“Lilly… Ledbetter…” we whisper to ourselves as we frown at men.
A smile, a contented smirk, even a frown—something—but there was nothing.
Early the next morning, “frown,” Jai Johany Johnson, is living up to his nickname in the hotel restaurant.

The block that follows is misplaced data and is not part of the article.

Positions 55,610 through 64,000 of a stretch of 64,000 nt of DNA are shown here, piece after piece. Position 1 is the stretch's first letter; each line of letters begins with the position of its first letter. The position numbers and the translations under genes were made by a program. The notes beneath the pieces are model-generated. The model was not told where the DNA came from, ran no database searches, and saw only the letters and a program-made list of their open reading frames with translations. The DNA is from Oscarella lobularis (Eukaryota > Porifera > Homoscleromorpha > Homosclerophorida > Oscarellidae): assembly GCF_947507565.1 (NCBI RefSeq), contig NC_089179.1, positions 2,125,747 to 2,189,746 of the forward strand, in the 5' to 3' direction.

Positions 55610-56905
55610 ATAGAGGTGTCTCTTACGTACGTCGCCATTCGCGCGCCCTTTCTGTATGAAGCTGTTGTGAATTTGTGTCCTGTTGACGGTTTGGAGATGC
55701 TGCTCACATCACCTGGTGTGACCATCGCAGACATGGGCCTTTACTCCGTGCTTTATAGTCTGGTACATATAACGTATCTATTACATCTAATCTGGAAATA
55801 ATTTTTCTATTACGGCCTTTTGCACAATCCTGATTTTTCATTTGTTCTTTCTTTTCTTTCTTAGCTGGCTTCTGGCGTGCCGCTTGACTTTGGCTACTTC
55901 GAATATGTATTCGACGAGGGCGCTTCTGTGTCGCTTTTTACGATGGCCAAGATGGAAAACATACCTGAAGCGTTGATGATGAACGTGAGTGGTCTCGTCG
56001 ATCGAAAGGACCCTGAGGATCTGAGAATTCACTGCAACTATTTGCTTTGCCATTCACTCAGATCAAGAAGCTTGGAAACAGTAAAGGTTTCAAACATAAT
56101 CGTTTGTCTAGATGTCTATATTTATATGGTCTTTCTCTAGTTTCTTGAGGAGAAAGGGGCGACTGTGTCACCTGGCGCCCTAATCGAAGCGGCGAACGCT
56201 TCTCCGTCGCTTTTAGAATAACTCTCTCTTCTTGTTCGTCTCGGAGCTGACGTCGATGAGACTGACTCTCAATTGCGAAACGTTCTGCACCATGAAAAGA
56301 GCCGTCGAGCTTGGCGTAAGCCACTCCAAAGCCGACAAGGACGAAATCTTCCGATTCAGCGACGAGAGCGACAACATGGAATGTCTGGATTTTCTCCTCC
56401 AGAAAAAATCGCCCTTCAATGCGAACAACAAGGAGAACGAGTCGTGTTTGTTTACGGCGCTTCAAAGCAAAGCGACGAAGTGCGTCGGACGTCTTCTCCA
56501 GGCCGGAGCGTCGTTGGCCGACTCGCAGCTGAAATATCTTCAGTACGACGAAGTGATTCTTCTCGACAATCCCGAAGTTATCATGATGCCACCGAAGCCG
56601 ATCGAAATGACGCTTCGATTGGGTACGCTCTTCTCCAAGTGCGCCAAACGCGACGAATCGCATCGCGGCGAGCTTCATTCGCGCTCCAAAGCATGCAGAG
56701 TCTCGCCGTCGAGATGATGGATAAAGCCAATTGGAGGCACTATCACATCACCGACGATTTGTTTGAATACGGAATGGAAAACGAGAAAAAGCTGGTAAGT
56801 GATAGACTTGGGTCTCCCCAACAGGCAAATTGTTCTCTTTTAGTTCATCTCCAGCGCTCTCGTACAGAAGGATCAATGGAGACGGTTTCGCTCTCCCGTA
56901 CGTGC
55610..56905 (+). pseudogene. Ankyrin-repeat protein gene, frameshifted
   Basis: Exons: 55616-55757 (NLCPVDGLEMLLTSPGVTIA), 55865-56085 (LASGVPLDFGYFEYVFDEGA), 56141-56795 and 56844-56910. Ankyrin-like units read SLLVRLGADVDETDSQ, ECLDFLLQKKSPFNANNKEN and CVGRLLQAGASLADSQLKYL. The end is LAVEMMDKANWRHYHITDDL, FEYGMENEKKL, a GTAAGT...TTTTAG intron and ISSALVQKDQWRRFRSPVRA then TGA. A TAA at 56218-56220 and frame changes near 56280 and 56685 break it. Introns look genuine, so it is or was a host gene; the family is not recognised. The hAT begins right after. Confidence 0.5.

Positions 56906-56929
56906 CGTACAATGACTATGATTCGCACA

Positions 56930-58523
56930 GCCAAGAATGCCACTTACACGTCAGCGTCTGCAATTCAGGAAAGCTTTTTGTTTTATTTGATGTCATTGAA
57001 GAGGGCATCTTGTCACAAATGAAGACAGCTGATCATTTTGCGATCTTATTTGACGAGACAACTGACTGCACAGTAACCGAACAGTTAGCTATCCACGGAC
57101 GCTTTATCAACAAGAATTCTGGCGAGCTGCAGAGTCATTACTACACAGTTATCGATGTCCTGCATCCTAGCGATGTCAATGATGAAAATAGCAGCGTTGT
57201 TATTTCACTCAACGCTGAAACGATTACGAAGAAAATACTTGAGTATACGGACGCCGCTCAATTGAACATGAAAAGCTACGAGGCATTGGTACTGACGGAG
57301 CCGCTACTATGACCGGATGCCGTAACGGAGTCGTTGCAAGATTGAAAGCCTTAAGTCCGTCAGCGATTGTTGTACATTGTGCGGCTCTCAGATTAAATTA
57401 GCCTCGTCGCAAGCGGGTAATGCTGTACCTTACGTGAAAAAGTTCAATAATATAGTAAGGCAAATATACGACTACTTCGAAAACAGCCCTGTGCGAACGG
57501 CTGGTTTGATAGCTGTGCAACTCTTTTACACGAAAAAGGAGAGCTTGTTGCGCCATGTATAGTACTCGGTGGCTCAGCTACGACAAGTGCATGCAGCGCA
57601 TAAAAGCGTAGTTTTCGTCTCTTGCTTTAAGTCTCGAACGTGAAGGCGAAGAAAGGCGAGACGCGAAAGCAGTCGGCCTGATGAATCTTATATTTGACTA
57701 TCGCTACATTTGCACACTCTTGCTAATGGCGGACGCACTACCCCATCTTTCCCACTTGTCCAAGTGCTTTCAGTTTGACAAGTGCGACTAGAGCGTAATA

late 14c., from Old French frognier "to frown or scowl, snort, turn one's nose up," related to froigne "scowling look," probably from Gaulish *frogna "nostril" (cf. Welsh ffroen "nose"), with a sense of "snort," or perhaps "haughty grimace." Related: Frowned; frowning.
1580s, from frown (v.).